From “The Great Hymn to Aten.” The son of Amenhotep III and Tiy and the husband of Nefertiti was given his father’s name at birth. After he became pharaoh, he initially maintained his father’s policies and religious customs, but within a few years he began introducing reforms and promoting the cult of Aten. He changed his name, moved the capital from Thebes to the new city of Akhetaton, and instituted what many scholars consider to be the first monotheistic religion. He denounced the old gods of Egypt and ordered the closure of their temples, which his followers destroyed.
You appear, perfect, on the horizon of the sky,
Oh, living Aten who created life!
When you rise on the eastern horizon,
You fill every land with your beauty.
You are beautiful, you are great,
You shine above every land.
Your rays embrace as many lands as you have created;
Because you are the sun, you conquer them to their limits,
And you bind them for the son whom you love.
When you set on the western horizon,
The universe is in darkness as if in death.
Men rest in their houses, their heads covered;
One man cannot see another.
Their goods can be stolen from under their heads and they do not see it.
Lions leave their den,
It is pitch-dark;
The earth is silent,
For their maker is at rest behind the horizon.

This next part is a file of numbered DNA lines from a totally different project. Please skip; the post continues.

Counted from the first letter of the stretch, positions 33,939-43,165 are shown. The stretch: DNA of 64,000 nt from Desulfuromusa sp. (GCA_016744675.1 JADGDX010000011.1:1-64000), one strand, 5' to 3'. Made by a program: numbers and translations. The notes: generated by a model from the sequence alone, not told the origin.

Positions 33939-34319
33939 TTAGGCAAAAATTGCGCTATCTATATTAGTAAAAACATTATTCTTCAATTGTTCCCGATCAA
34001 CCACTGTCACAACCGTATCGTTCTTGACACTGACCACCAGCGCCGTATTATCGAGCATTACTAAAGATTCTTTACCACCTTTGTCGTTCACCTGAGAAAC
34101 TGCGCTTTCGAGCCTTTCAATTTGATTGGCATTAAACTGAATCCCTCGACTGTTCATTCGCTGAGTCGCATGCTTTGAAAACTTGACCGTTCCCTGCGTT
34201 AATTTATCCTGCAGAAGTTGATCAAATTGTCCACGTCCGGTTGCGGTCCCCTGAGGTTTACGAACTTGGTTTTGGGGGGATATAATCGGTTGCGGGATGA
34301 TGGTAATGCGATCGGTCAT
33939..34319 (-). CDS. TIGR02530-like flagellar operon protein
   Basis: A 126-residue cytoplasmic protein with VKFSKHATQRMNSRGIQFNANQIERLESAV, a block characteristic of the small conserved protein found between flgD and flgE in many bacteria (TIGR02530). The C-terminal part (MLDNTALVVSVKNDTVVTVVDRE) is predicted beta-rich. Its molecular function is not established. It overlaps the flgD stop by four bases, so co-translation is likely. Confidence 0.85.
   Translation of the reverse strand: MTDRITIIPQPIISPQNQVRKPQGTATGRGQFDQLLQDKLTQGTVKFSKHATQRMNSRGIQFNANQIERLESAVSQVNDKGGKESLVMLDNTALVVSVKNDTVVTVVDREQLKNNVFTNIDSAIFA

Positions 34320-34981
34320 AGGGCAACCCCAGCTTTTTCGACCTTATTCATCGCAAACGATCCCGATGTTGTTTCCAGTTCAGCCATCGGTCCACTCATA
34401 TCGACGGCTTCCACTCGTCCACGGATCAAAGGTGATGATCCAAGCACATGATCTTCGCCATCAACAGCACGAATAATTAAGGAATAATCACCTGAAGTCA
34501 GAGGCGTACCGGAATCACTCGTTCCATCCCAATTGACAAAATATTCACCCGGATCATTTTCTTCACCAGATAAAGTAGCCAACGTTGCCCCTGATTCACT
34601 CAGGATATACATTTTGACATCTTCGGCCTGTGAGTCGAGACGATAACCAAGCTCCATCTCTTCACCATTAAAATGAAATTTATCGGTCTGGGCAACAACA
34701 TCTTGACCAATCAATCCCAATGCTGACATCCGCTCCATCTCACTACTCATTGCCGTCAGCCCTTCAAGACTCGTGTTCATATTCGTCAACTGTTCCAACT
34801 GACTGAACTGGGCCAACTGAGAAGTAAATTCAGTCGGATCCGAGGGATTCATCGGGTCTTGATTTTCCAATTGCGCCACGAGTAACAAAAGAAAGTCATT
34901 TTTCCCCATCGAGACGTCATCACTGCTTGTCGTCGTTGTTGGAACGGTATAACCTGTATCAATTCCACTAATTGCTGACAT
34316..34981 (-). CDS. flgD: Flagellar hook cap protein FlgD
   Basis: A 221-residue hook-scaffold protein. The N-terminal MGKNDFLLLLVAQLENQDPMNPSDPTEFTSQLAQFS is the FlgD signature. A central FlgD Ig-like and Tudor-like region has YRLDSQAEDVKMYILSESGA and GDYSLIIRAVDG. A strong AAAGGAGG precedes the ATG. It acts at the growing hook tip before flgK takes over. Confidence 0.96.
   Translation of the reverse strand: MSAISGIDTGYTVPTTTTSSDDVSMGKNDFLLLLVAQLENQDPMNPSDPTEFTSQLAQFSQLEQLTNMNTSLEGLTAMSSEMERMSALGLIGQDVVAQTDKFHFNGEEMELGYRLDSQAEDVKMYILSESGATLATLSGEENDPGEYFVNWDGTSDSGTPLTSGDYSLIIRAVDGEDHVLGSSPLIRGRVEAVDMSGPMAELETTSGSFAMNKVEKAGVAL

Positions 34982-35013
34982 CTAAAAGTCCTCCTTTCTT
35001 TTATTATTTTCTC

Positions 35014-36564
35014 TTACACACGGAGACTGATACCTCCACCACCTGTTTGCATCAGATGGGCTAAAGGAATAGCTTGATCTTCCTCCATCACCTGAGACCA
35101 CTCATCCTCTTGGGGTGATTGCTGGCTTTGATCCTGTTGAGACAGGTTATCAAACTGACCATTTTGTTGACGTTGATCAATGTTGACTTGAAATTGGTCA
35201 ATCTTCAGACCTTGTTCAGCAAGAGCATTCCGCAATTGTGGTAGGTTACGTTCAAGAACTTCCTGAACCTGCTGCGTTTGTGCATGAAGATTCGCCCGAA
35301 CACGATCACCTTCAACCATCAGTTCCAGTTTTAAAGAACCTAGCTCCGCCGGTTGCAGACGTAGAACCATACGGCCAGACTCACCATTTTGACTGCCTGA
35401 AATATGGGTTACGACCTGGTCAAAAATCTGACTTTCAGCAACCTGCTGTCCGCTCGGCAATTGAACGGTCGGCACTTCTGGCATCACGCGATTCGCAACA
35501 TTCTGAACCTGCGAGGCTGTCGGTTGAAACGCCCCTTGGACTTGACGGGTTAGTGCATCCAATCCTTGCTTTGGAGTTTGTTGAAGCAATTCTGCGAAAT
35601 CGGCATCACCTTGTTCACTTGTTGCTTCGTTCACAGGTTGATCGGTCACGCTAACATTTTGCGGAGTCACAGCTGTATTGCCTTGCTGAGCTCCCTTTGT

But may the earth light up when you appear on the horizon,
May your disk shine in the daytime,
And may you dispel the darkness as you cast your rays—
Then are the Two Lands rejoicing.
People awake and stand on their feet,
For you made them rise.
They cleanse their bodies,
They put on their clothing,
And they raise their arms in adoration at your appearance.
The entire land sets to its work,
Cattle are content upon their pastures,
Trees and plants grow green.
Birds fly from their nests,
Wings spread in adoration of your soul.
All beasts prance on their feet;
All that flies or alights lives
Because you have risen for them.
If the world awakes to existence, it is because it is in your hand,
As you created it.
When you rise, it lives;
When you set, it dies.
From New Kingdom Amarna Period: The Great Hymn to Aten by Robert Hari. Copyright © 1985 by E.J. Brill. Used with permission of Brill.